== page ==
In our December 25 episode, we reviewed two more comics from David Dye. While we’ve generally been very positive about his work, there was one bit that Mulele called “Racist AF” and Tim was also uncomfortable with (see below). David’s email in response to the episode made clear to us that the intent wasn’t racist… but then, what was it?
To find out, we invited David on our show, and he joins us from his home in Australia to discuss where his portrayal of space-terrorists went sideways, and to talk about his comics career so far.
David Dye’s first issue of Amazing Tales caught our eyes a couple of months ago, so David sent along the next two issues. While they’re artistically good, an aspect of one story made us very uncomfortable…
Also, Tim has a question about the course of Mulele’s comics career, and Mulele has some thoughts about the Watchmen TV show.
Critiquing Comics returns to discuss the following comics:
- Gabriel Dunston’s Purgatory Pub presents an angel and a devil having a philosophical discussion. Tim and Mulele have very different levels of tolerance for that concept, and yet come to the same conclusion about this story.
- David Dye’s Amazing Tales gives us “stories of an Australian nature,” as the cover warns (his word, not ours!). While we might not understand every word of this, we’d sure like to see more of the art.
Masashi Kishimoto’s Naruto, about a school for ninja, ran from 1999 to 2014. What’s appealing about this series to kids? In this episode, Kumar asks a kid — his own 10-year-old son, Ashwin! Kumar’s been reading it himself, so father and son exchange takes on the comic, including what it was about the anime version that didn’t measure up to the manga, and Ashwin’s favorite Naruto character.
Invasion from Planet Wrestletopia #1 presents a washed-up wrestler who, though he doesn’t know it yet, is about to have to defend his 15-year-old claim to being “the champion of the universe”! Is this comic by Ed Kuehnel, Matt Entin, and Dan Schkade also a champion, or another also-ran?
Irrational Comics is again presenting its annual PITCH page, in which five writers submit eight-page scripts, drawn by the publishers artists, and then users vote for their favorite. In this episode, Tim and Mulele discuss the first of the five, Shaun Kang’s Dreamtime, in which a man uses the Aussie Aboriginal “dreamtime” state to solve murders.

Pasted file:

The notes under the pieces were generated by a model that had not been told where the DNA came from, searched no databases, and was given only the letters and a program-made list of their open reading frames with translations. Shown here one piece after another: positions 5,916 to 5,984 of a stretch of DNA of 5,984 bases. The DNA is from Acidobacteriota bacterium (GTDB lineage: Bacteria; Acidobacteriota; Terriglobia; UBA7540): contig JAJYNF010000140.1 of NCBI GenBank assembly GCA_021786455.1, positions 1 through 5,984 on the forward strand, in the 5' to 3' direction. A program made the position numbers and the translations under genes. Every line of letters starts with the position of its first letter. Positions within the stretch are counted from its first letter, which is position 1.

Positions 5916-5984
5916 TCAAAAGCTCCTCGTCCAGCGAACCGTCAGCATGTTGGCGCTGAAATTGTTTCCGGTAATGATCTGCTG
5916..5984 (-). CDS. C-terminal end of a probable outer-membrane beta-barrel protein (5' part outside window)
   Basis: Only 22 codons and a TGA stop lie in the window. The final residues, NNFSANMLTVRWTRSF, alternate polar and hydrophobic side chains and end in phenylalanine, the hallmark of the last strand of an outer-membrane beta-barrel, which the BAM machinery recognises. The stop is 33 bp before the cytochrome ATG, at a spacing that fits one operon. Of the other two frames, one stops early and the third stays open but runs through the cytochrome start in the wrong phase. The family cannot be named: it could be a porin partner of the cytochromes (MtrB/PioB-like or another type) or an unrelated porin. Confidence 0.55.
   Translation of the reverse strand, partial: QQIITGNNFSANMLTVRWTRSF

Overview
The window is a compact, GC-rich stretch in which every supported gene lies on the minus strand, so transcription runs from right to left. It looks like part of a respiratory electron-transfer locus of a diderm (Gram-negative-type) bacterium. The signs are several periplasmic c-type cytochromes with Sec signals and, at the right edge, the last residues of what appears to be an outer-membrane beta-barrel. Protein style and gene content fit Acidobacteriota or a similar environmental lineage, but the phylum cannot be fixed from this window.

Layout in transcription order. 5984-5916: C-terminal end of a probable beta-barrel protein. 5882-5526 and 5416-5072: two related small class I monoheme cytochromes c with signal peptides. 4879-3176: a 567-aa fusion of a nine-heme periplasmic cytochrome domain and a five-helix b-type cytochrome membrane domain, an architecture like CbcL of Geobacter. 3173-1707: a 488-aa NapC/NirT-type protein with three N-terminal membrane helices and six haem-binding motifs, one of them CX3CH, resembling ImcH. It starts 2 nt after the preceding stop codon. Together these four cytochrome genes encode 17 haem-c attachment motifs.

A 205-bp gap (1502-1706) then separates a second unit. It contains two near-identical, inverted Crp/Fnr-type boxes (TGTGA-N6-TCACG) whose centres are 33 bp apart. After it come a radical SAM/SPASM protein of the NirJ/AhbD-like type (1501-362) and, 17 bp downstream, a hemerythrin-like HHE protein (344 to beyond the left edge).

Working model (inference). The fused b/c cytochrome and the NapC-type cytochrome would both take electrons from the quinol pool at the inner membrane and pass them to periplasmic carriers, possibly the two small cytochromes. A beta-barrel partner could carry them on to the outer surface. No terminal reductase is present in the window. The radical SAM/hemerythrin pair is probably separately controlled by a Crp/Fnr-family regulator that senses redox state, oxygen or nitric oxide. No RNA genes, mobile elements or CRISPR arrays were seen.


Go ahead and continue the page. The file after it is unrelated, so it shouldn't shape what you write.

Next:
Attend the upcoming CANVAS Sequential Art Meetup on Comics & Visual Storytelling in Tokyo on February 15 at 7 pm, featuring Raul Trevino, and this podcast’s own Mulele Jarvis and Tim Young!
For the past several decades there have been a lot of comics, movies, and other fiction involving “bad futures”, with lots of poverty, violence, environmental destruction, and the like. Why has this genre been so appealing to so many?
In this episode, Emmet O’Cuana talks with Mark Hobby about why this genre endures and how Mark has approached it in his own comic, Job Dun: Fat Assassin. They also discuss why British writers have led the pack on bad future stories, how Watchmen and the X-Men fit into the discussion, why sex in media seems to upset some people more than violence, and more.
If you like your comedy sexy (or your porn funny), you’re probably a fan of Oglaf, Doug Bayne and Trudy Cooper‘s long-running Web comic. This week, Tim calls up Doug and Trudy in Sydney to talk about the fantasy-parody elements of the strip, the missing main character Ivan, the diversity of sexual orientations in the strip, why they rarely table at conventions, and more.
Helen Maier and Fil Barlow are longtime partners and collaborators who have turned out a number of comics, available mainly in their native Australia, and worked on animation and character design on a number of cartoons that millennials watched as kids, such as Extreme Ghostbusters and Tutenstein.
Since returning to Australia in 2010, they’ve gone all in on comics, and the first two chapters of their story “Yorris” appeared in issues 4 and 5 of Image’s rather mysterious 8House anthology series.
This week, a talk with Helen about Czech comics and the view from the animation trenches becomes a talk with both Helen and Fil about the meaning of (and Easter eggs in) “Yorris”, their attempts to turn some conventions of comics storytelling on their heads, and the pluses and minuses of the crowdfunding model.
This time we examine issues 2 and 3 of the Aussie anthology magazine Aussie Aussie Aussie Oi Oi Oi!